Laura Nimmon, PhD


Dr. Laura Nimmon is a Scientist at the Centre for Health Education Scholarship and an Assistant Professor in the Department of Occupational Science and Occupational Therapy.

Dr. Nimmon’s program of research draws on social network theories and methodologies to situate the dyadic physician/patient relationship in broader set of social networks that patients draw on when making meaning of (and decisions about) their health. Keeping a focus on the patient, but broadening that focus beyond the spatially and temporally bound dynamic of the physician/patient encounter, Dr. Nimmon’s work offers a new perspective on healthcare teams. Her research has implications for physician-patient communication, teamwork, patient as educators, healthcare delivery, relationship centered communication, and health advocacy.

Dr. Nimmon’s research interests are an intersection of the mandate of The Centre for Health Education Scholarship to shape the theories and activities of learning in the health professions, and the values of the Department of Occupational Science and Occupational Therapy to improve care and services for people living with chronic illness and disability.

Dr. Nimmon’s recent studies, funded by a SSHRC Insight Development Grant, The Arthritis Society’s Young Investigator Salary Award, The Canadian Respiratory Research Network, The College of Physicians and Surgeons of British Columbia, and St. Paul’s Foundation, have been conducted in the contexts of community based chronic disease care and end of life care.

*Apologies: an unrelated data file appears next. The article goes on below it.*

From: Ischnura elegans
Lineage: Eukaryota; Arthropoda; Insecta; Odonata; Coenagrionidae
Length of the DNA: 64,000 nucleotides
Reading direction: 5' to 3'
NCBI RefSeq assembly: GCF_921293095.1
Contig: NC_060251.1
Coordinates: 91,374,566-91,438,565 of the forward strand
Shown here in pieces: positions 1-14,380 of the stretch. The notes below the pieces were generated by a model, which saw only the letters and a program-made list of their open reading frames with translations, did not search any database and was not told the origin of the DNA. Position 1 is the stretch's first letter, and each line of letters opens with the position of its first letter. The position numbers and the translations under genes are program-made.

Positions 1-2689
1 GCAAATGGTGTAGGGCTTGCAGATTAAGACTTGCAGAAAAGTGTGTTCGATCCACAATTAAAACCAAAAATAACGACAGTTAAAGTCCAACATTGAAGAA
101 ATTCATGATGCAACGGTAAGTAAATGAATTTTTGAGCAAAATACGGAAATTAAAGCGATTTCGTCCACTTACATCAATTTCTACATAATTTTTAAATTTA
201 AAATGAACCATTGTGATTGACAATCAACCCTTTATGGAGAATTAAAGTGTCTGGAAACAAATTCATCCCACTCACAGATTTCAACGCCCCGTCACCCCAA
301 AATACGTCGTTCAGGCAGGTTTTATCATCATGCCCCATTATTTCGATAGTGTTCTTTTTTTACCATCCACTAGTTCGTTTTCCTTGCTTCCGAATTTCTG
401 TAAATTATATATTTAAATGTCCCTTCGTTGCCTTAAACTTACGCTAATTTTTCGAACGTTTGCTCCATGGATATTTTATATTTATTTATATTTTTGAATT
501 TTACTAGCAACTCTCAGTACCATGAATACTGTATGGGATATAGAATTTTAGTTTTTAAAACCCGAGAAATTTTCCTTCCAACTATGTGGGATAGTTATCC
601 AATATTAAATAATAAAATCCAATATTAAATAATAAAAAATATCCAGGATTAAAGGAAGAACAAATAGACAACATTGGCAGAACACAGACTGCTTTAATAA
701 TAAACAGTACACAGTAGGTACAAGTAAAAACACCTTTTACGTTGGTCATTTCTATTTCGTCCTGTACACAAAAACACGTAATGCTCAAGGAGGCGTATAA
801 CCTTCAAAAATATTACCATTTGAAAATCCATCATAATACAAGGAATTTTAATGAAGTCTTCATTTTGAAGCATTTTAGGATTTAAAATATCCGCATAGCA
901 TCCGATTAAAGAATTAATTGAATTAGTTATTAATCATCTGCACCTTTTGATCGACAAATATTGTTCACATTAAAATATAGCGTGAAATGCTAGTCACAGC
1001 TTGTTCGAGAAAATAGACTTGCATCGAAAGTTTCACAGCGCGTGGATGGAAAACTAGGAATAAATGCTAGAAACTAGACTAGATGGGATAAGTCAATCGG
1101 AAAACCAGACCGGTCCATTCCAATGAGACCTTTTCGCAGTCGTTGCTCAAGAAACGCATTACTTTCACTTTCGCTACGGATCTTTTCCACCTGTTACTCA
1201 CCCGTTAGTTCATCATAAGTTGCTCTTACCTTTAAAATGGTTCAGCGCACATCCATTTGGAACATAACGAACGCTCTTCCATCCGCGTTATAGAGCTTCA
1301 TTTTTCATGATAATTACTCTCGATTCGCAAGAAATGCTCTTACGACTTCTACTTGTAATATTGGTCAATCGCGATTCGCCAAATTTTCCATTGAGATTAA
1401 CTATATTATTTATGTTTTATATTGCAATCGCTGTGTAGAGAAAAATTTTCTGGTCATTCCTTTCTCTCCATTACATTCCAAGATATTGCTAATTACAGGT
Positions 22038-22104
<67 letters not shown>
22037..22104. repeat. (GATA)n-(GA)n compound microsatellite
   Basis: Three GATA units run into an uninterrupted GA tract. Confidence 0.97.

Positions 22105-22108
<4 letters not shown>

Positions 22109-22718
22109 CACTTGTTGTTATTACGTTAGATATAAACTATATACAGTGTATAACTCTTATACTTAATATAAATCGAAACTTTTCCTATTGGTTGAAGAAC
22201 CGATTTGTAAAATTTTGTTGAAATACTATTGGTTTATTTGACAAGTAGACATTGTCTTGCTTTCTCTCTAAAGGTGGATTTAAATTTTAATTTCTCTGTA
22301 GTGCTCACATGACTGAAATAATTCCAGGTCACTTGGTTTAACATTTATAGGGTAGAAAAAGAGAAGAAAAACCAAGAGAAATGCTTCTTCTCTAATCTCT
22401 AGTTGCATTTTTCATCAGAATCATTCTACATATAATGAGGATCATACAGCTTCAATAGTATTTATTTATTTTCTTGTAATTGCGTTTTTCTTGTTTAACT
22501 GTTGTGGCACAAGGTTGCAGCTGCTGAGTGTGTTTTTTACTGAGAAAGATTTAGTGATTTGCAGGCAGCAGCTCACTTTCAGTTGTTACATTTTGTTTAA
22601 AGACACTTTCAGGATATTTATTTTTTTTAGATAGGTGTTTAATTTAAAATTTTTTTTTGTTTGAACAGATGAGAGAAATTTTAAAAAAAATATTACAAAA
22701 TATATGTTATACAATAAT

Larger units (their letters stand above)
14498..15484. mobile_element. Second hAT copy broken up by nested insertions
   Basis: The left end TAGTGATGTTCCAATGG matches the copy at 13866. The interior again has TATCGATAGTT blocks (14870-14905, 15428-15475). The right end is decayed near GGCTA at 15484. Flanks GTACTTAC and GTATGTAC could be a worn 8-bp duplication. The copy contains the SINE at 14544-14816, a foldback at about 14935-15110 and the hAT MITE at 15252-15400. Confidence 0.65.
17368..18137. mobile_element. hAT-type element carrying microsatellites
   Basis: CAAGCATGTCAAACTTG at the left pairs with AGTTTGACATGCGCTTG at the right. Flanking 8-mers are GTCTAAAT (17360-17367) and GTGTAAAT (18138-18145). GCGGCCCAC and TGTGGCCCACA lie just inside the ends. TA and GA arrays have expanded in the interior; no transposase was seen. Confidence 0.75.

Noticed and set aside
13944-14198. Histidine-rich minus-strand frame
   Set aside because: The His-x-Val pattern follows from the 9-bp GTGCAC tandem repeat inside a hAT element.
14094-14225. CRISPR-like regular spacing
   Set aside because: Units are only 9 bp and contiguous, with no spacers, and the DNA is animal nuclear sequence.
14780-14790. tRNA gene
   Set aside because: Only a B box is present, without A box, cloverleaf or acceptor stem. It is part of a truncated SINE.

In 2017, Dr. Nimmon was the recipient of the Society for Academic Continuing Medical Education Young Researcher Award. This award was based on her research originality, link to theory, methodological rigor, and importance in contributing to the literature of continuing professional development in the health sciences.

Prior to her introduction to health professions education scholarship, Dr. Nimmon taught as an adult literacy educator for 8 years in Ecuador, Italy, the United Arab Emirates, and with refugees in Canada. She has extensive experience teaching, creating curriculum, and evaluating students in various educational and sociocultural contexts. She collaborates with many scientists in Medicine on CIHR funded studies who seek to improve health professions education and patient care.

Publication Highlights

Nimmon, L., & Cristancho, S. When I say networks and systems. Medical Education. In press.

Larsen, D., Nimmon, L., Varpio, L. Cultural historical activity theory: The role of tools and tensions in medical education. AM Last page, Academic Medicine. In press.

Kahlke, R., Bates, J., & Nimmon, L. (2018). When I say… sociocultural learning theory. Medical Education.

Nimmon, L., Bates, J., Kimel, G. & Lingard, L. (2018). Patients with heart failure and their partners with chronic illness: interdependence in multiple dimensions of time. Journal of Multidisciplinary Healthcare, 11, 175-186.

Nimmon, L. & Regehr, G. (2017). The complexity of patients’ health communication social networks: A broadening of physician communication. Teaching and Learning in Medicine, 1-15.

Nimmon, L. & Stenfors-Hayes, T. (2016). The “handling” of power in the physician-patient encounter: Perceptions from experienced physicians. BMC Medical Education, 16(114), 1-9.

Nimmon, L., Paradis, E., Schrewe, B., Mylopoulos, M. (2016). Integrating theory into qualitative medical education research. Journal of Graduate Medical Education, July, 8(3), 437-438.